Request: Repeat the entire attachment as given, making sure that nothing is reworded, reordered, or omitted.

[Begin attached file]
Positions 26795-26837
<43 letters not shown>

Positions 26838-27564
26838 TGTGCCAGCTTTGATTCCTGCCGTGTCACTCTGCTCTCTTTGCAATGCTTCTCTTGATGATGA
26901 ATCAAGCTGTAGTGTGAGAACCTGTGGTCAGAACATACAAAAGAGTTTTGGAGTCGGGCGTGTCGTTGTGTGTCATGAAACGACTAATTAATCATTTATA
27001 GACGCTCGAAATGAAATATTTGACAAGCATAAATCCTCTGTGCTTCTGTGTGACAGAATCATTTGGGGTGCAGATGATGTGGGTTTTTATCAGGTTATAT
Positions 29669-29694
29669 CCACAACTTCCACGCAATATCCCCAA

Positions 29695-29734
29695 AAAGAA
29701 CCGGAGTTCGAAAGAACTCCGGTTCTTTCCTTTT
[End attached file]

Positions 26795-26837
<43 letters not shown>

Positions 26838-27564
26838 TGTGCCAGCTTTGATTCCTGCCGTGTCACTCTGCTCTCTTTGCAATGCTTCTCTTGATGATGA
26901 ATCAAGCTGTAGTGTGAGAACCTGTGGTCAGAACATACAAAAGAGTTTTGGAGTCGGGCGTGTCGTTGTGTGTCATGAAACGACTAATTAATCATTTATA
27001 GACGCTCGAAATGAAATATTTGACAAGCATAAATCCTCTGTGCTTCTGTGTGACAGAATCATTTGGGGTGCAGATGATGTGGGTTTTTATCAGGTTATAT
Positions 29669-29694
29669 CCACAACTTCCACGCAATATCCCCAA

Positions 29695-29734
29695 AAAGAA
29701 CCGGAGTTCGAAAGAACTCCGGTTCTTTCCTTTT